Crime links in offshore contracts
Companies behind Australia's offshore detention regime have been implicated in a complex web of suspected criminal dealings.
A detailed investigation by former Defence Chief Dennis Richardson has laid bare a startling lack of due diligence in the awarding of multimillion-dollar contracts to companies under scrutiny for their alleged involvement in illegal activities.
Home Affairs Minister Clare O’Neil says the previous LNP administration oversaw “an offshore processing regime being used as a slush fund by suspected criminals”.
The Richardson report's findings, despite not directly implicating ministers in wrongdoing, suggest a systemic failure in the oversight and management of contracts related to Australia's offshore detention centres.
Among the companies entangled in these allegations, MTC Australia and Paladin Group are specifically mentioned.
MTC Australia - accused of significant security failures and negligence in its operations in the United States - secured a $422 million contract for services on Nauru.
Similarly, Paladin, despite being found to have no prior expertise in the required services, obtained contracts worth over $500 million for operations on Papua New Guinea's Manus Island. Paladin’s major shareholder, Craig Thrupp, is alleged to have personally profited by an estimated $150 million. There is no suggestion Thrupp is involved in or had knowledge of any alleged crime.
The inquiry uncovered many instances where due diligence was conspicuously absent.
This includes contracts extended to individuals and entities under investigation or with proven criminal conduct, such as Mozammil Gulamabbas Bhojani, who continued to receive payments for services on Nauru even after being convicted of bribery.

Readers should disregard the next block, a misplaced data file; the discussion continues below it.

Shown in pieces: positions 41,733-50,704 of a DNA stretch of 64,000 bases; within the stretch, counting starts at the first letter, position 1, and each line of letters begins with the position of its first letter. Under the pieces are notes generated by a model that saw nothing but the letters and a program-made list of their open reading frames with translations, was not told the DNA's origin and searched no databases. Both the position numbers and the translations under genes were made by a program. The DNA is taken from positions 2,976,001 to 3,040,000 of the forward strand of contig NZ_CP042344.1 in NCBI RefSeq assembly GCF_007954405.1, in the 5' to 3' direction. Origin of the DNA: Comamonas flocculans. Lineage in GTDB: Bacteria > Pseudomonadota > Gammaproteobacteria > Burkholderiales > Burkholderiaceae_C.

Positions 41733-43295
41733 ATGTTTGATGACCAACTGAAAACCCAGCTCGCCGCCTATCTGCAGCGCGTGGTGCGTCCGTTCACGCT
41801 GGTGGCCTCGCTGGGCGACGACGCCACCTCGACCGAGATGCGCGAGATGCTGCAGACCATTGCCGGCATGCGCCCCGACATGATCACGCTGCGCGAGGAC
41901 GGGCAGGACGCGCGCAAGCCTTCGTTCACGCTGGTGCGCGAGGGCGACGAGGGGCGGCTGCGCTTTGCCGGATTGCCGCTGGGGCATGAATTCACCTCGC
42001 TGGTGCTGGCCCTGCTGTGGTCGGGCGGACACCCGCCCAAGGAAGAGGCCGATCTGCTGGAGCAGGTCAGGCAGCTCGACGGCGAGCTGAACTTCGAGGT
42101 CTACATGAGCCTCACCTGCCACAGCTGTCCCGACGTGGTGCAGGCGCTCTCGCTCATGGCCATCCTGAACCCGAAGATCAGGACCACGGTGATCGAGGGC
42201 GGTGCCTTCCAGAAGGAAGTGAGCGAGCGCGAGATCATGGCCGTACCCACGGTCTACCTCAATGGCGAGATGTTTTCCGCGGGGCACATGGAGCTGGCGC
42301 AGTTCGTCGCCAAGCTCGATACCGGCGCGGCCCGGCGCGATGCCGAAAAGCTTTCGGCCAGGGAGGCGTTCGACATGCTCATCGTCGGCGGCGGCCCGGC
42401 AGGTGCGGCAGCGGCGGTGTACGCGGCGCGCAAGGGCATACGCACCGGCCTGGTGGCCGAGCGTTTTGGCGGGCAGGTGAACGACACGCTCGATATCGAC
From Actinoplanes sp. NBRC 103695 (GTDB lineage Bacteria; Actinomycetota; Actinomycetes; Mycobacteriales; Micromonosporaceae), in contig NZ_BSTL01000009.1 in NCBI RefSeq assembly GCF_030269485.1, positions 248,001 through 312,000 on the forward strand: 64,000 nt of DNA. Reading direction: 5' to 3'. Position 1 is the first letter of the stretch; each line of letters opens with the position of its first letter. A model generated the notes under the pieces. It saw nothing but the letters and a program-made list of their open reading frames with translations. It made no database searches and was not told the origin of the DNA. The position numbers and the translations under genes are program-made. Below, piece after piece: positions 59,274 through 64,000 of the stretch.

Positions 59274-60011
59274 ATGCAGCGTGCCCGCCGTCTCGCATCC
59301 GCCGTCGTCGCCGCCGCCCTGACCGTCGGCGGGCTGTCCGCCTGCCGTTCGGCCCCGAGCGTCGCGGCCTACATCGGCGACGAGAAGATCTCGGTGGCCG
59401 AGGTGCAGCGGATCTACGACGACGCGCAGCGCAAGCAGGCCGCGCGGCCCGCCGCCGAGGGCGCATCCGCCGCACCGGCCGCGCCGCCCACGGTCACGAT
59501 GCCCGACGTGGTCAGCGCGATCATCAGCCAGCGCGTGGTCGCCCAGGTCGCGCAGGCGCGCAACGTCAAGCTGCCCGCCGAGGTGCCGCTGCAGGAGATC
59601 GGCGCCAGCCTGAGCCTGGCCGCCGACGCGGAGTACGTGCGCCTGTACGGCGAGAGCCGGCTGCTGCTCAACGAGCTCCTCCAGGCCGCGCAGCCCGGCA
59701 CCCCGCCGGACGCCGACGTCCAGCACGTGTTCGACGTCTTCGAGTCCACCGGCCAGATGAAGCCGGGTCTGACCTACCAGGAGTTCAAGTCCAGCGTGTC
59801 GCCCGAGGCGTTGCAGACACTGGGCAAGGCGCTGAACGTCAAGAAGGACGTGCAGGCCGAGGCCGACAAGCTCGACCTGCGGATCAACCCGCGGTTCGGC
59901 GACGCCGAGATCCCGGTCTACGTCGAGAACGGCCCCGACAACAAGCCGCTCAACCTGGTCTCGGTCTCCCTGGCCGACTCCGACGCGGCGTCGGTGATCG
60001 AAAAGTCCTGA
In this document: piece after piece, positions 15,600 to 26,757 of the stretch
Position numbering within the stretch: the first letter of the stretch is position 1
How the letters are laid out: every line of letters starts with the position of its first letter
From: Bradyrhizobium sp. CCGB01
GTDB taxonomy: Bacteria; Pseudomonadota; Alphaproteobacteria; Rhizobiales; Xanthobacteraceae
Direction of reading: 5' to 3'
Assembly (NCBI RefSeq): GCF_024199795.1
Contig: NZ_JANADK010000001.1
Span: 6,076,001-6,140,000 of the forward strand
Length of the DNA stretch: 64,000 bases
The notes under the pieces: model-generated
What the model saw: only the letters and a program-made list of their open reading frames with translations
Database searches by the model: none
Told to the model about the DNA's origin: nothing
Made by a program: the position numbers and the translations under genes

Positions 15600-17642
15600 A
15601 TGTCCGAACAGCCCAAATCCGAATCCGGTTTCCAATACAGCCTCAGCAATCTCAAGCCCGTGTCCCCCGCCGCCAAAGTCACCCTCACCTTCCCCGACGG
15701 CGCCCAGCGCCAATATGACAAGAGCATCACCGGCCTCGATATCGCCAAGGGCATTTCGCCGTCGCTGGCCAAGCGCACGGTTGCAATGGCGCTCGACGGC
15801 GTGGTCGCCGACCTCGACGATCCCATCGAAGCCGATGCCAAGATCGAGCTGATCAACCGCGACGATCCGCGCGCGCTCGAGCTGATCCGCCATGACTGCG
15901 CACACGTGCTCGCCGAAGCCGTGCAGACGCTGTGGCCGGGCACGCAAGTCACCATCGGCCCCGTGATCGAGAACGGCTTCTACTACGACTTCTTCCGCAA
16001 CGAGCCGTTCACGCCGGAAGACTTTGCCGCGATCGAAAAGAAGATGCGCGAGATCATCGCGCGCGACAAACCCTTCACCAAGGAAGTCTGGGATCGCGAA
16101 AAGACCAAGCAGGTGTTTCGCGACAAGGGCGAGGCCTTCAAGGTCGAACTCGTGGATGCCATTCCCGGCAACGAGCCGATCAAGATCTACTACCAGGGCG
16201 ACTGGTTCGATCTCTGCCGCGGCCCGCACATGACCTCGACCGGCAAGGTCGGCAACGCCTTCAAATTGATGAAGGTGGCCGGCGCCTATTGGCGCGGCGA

The review includes the following recommendations for enhanced due diligence and intelligence sharing among government departments and agencies to prevent a recurrence of the failures.
Enhance Integrity Risk Process and Culture:
Improve the integrity risk process and culture, focusing on the ethical conduct of tenderers and suppliers and conducting thorough risk-informed due diligence throughout the procurement lifecycle
Foster an 'Ask and Tell' Environment:
Promote a culture of collaboration, proactive inquiry, and information sharing within Home Affairs, particularly concerning regional processing arrangements
Develop a Protocol for Sharing Information:
In collaboration with the AFP and ONI, develop a protocol for sharing law enforcement and intelligence information to inform procurement decisions in high-risk environments
The report included a fourth recommendation, but this was redacted.
Despite the acknowledgment of significant shortcomings, the report stops short of holding specific individuals or entities accountable, instead focusing on systemic reforms.
The findings raise questions about the integrity of Australia's offshore detention operations and could cast a long shadow over the government's procurement processes.